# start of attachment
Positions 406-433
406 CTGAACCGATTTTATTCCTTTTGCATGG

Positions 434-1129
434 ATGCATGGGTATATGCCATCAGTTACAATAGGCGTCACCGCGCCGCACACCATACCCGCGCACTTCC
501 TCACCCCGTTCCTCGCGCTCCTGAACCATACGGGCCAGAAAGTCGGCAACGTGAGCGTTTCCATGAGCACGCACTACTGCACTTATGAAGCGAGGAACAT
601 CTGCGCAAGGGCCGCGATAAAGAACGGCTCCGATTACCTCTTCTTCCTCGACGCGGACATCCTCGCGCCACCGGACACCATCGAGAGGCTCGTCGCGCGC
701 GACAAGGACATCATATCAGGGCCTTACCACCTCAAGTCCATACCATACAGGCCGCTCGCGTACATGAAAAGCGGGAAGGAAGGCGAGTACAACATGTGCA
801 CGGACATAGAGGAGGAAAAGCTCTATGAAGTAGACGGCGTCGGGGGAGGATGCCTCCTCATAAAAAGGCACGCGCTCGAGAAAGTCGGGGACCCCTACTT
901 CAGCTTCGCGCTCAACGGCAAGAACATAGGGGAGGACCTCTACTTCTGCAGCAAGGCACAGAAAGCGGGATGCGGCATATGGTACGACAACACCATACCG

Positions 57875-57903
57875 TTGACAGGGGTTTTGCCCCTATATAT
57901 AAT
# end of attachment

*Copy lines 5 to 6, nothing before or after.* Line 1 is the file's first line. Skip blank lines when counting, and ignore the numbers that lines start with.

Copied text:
501 TCACCCCGTTCCTCGCGCTCCTGAACCATACGGGCCAGAAAGTCGGCAACGTGAGCGTTTCCATGAGCACGCACTACTGCACTTATGAAGCGAGGAACAT
601 CTGCGCAAGGGCCGCGATAAAGAACGGCTCCGATTACCTCTTCTTCCTCGACGCGGACATCCTCGCGCCACCGGACACCATCGAGAGGCTCGTCGCGCGC